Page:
What’s in a showreel?

Building a showreel is initially going to come from working as an independent filmmaker or working on your projects. The ideal situation is to collate a strong showreel and look for an agent who will steer you into meeting rooms with potential employers in TV, commercials or drama.

There are a variety of ways to go about creating a showreel. Firstly you need to decide if film school or a university degree is going to best suit your career path. Choosing a degree will give you some time to develop away from home. There are going to be more than a few people on the course who wish to direct, so it’s unlikely you will direct all your university productions. The upshot of this is you can try other avenues of interest before fully committing to one defined career path. You never know, you may find editing more to your taste. While at university don't rely on your student films to fill your showreel, work on other projects with a professional crew. If you decide university isn’t for you, invest some time in making short films, take short courses that will best enable you to understand the narrative structure and the technical elements of filmmaking such as camerawork, sound and editing. 

As there is no defined path for directing it’s entirely possible you can make a short that gets seen at a festival, someone working in commercials or another sector sees it; they offer you a job. It’s a crazy business where some people can spend an age trying to get a project off the ground while others manage that and more in a few months. Luck and talent are often at play in equal measure in the film industry, although many states you have to make your own luck. 


In the UK one out of ten directors who make their first feature film will go on to make a second.  Directing a feature and working in drama is an intense experience that requires patience, drive and determination while concentrating on the dramatic and technical sides of the filmmaking process. Directors need to stay calm and focused while mediating between departments, but they should also have a clear and concise voice for when they feel they are not getting what they want. After all the buck stops with them remember.

Directors are freelance and brought into the production early on; however, it is not unknown for a director to start work at the last minute to replace another. During pre-production directors work with all departments in preparation for principal photography, making sure they have a clear brief. Directors cast actors and collaborate with a storyboard artist to deliver a concise vision for the rest of the crew to follow. During pre-production the director will be working with:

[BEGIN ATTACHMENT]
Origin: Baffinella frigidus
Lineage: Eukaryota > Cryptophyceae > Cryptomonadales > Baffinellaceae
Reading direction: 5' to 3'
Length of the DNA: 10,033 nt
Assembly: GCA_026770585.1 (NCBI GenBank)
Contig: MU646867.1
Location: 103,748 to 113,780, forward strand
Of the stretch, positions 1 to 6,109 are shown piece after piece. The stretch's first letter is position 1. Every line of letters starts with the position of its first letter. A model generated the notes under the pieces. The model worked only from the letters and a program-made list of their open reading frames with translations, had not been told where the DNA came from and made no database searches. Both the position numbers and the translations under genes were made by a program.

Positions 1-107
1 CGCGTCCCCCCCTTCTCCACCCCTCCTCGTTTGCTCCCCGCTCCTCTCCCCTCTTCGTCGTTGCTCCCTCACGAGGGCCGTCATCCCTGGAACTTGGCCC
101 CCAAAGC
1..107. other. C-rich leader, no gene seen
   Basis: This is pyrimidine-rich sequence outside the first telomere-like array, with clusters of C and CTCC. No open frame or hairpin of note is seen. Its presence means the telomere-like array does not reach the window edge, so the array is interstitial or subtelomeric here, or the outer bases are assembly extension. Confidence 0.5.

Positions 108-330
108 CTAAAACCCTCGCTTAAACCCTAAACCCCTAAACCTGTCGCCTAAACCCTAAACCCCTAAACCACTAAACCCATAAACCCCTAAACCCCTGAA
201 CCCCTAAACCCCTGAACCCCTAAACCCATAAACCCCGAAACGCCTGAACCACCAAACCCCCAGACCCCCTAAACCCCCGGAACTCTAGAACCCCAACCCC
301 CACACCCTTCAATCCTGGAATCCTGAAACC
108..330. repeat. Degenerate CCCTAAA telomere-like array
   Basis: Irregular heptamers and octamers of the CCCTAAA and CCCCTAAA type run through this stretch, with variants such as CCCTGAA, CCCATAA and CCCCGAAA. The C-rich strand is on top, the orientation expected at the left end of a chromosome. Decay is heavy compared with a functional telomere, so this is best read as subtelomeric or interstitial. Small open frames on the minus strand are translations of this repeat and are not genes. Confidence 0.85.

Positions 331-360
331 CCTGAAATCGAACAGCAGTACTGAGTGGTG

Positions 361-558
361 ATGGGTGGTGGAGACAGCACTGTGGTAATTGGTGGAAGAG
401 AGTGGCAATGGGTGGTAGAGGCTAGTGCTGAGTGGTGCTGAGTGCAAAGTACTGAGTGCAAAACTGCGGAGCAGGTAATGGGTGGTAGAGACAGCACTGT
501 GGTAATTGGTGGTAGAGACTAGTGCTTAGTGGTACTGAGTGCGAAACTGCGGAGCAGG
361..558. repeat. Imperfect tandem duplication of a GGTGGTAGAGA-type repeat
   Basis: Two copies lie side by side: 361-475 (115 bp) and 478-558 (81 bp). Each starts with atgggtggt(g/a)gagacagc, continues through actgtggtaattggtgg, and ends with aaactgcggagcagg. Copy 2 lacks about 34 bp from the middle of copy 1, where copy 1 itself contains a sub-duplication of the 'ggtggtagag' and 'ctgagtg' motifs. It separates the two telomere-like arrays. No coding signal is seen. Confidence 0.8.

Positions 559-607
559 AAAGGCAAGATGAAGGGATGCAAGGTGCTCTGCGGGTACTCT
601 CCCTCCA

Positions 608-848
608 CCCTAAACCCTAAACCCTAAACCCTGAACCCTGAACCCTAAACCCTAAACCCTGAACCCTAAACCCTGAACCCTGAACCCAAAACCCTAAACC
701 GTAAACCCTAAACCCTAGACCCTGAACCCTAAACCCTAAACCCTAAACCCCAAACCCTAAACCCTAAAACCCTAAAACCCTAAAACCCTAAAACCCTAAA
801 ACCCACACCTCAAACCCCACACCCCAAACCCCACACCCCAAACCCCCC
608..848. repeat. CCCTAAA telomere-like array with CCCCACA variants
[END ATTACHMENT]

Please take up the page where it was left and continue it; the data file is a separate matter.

• Producer

  • Screenwriter

  • Storyboard artist

  • 1st AD

  • Production designer

  • Costume designer

  • Makeup artist

  • Production office

  • DoP (who may come on board just before principal photography)

  • VFX supervisor

  • SFX supervisor

While involved in production the director will be the central point of the set. On a lower budget feature, the director will have full say over any changes or alterations that take place; if working on studio production, the director will give their view and then have to confer with the producer(s) and exec producers for final sign off.  

On some productions the edit can be running in tandem to the shoot, allowing the director to watch a rough cut of shot scenes in the evening. If this is not the case, the rushes are sent digitally to the post-production house where they are ingested into the servers awaiting the editor. Often the edit can be about compromise if the producer's vision is in conflict with that of the director. During post-production the director will be working with:

  • Post-production supervisor

  • Editor

  • Sound designer

  • VFX supervisor

  • Composer


Agencies often, but not always, have preferred directors whose interests are aligned with specific commercials or promo companies. Once the script has been approved, the agency will ask their favored directors to write a treatment, laying out their vision for the commercial. The treatment needs to answer all the questions of how to convey the client's message of brand. It needs to be visually stunning, so a team of treatment writers and picture researchers work alongside the director optimizing the company's chances of success. Agencies will be asking 3 - 4 companies for treatments, which is modest considering music videos will have around 40 companies pitching for the work.